The particular piece being featured in the “Autumn Glory” exhibit is a photo I took in October a few years ago. I was driving back through Independence Pass from a trip to the mountains for a couple days, which consisted of mostly photography opportunities for me. I saw this specific spot in the distance and immediately had to stop; the pop of the yellow aspen trees amongst the dark pine trees was captivating to me. Additionally, a storm was starting to form above the mountains, and the clouds were creating the perfect lighting. Yellow is one of my favorite colors, so this piece is a favorite of mine because of the splash of bright yellow among the earth tones.
To see more of my work, please visit my website: www.courtneybobo.com
Like many people, I had to wait until I retired to begin exploring my artistic abilities. Luckily, I was able to retire early, and after experimenting with many media, including clay, mixed media, alcohol ink, jewelry, etc., I found my true passion in fused glass. I enjoy experimenting, and particularly enjoy creating 3-D pieces in the kiln. This requires a number of firings at varying temperatures, all taking between 9-20 hours, with 4 or 5 hours of cool-down time. My inspiration comes from nature, including both the mountains and the sea, having lived near the beach in Florida for 12 years. I have been working in fused glass for 14 years. I have three kilns and have taken over every inch of available space in my house and garage for my studio! I’m looking forward to adding a fourth, larger kiln to my collection so that I can create taller and larger pieces.
In order to create a fused glass piece, you must start by designing the piece flat, and you must fuse it at a high temperature, between 1400 and 1480 degrees, depending on the effect you are hoping to achieve. If the first firing is successful and does not need additional work and another firing, the piece is cleaned, and dried. Many times there is cold working that must be done after the first firing, which smooths out sharp edges and points. Another firing, called a fire polish, is often necessary to remove any cold working marks left on the glass. The piece can then either be slumped into a bowl form or draped over a mold to make a vertical, 3D piece, as with Glimmering Aspens, the piece I created for “Autumn Glory“. The temperatures of these other firings are much lower than the original, full fuse.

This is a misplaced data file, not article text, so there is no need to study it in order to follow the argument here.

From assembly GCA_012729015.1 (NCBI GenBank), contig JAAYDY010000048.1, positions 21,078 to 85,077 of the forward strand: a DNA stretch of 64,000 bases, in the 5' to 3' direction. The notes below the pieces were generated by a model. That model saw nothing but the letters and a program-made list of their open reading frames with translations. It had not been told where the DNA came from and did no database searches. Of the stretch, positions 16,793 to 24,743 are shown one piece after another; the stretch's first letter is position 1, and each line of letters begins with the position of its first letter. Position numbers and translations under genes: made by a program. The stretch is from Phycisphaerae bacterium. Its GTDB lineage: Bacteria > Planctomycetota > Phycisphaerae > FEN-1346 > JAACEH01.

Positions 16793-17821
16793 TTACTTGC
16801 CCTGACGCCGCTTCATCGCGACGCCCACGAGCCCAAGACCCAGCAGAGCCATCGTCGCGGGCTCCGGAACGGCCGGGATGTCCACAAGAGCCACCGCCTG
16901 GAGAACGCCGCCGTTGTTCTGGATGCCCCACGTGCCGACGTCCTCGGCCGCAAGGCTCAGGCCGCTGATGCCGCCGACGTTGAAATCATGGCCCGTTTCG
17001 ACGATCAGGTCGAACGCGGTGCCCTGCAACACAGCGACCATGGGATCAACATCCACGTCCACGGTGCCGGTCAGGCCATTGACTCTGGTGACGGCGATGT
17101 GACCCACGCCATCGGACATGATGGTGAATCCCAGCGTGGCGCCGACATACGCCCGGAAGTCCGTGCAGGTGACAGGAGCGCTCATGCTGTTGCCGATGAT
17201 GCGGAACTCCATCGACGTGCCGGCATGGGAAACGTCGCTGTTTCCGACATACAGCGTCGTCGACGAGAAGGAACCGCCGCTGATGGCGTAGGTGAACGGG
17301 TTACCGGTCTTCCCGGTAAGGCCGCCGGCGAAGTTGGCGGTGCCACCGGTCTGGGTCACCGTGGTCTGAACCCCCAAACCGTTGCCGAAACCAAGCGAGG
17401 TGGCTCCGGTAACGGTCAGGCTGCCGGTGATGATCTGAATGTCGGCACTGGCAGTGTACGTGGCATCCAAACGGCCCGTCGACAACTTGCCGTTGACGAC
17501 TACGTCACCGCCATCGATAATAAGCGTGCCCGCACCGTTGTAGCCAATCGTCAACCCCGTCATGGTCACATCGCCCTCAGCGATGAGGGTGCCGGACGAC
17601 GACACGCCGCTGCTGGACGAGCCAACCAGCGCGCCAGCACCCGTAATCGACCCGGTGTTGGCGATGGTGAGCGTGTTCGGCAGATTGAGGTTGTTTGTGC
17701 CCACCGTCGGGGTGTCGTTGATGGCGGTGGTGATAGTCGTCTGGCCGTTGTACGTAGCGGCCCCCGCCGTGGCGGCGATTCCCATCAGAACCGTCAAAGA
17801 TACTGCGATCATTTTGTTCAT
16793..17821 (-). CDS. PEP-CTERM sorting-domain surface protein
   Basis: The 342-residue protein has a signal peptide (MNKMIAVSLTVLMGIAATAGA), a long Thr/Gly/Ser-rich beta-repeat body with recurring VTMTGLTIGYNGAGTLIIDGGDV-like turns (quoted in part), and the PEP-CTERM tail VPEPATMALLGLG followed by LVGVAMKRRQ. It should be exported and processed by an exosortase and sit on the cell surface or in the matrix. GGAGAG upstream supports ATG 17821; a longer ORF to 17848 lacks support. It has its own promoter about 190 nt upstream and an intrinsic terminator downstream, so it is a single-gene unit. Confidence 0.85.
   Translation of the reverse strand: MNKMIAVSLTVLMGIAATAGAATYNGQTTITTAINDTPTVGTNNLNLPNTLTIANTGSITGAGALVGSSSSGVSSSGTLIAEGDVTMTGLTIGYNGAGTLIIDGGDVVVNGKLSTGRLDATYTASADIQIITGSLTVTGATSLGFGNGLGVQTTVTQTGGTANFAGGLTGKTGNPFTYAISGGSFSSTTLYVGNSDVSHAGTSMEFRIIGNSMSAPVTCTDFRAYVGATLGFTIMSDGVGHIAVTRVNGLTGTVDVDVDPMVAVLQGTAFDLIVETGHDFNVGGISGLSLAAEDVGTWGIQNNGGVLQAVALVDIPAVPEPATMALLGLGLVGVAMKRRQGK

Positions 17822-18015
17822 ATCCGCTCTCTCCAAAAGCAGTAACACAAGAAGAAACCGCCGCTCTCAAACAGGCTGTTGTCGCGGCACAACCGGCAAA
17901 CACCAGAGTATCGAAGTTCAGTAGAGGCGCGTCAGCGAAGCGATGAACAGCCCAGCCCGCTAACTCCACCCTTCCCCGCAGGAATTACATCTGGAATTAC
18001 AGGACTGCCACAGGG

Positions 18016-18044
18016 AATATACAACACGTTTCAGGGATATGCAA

I am only exhibiting one piece in this exhibit, so this is my favorite! This is one of my Aspen Grove series that I designed, and I enjoy making variations on this theme.
I have always loved Commonwheel Co-op and have been a customer for many years! It is the quintessential retail art gallery, and I have always wanted to enter one of their exhibits. Additionally, I love the theme as trees in general, and aspens in particular, are my favorite things in nature, and autumn is my favorite season of the year!
My work can be found on my Facebook page, LoLo’s Paloozas (www.facebook.com/LoLosPaloozas/), and is currently sold in the Strictly Guffey Gallery in Guffey, Colorado.
I fell in love with fused glass art about 10 years ago when I saw someone wearing a dichroic pendant and took a class to learn to make my own. I love the beauty of art glass and the infinite combinations and reactions that can be achieved. I love that the melting glass changes form and defines itself. The anticipation of opening the kiln to see the new creations is really exciting.
My fused glass landscapes are created over several days in multiple kiln firings by melting layers and pieces of sheet glass between 1200-1500 degrees. First, the basic layers are built and completely melted to form the base, then, painterly details are added with smaller pieces, grains of glass and glass powders. When all the layers are complete, the glass is cut with a wet saw to make nice edges that allow the light in to the glass. Finally, I paint lithograph style details and fire one last time to polish the cut edges and cure the paint. Glass must be heated and cooled slowly. The entire process takes about a week to complete a picture.
My favorite piece accepted in the event is Maple Blaze. The piece incorporated several experimental processes and turned out stunning with so much depth, complimentary color and interest. It is a very deliberate, happy accident.
My favorite subjects in glass landscape are trees and Autumn truly is a glorious time with so much inspiration.
My work can be seen online at https://www.facebook.com/TigerLilyStudio/
As an elementary art teacher, my students and their sense of wonder in the world constantly motivate me. The beauty of our Colorado landscape and wildlife inspire my mixed media paintings and my love of nature as a gardener, skier, mountain biker, and hiker is reflected on my canvas. I create whimsical imagery and form in my aspen tree paintings that combine my formal training as a botanical illustrator and collage work using trail maps found on my travels. The assortment of materials I use transport you to my outdoor playground of colorful whimsy and realism and offer a moment of peace to consider our paths.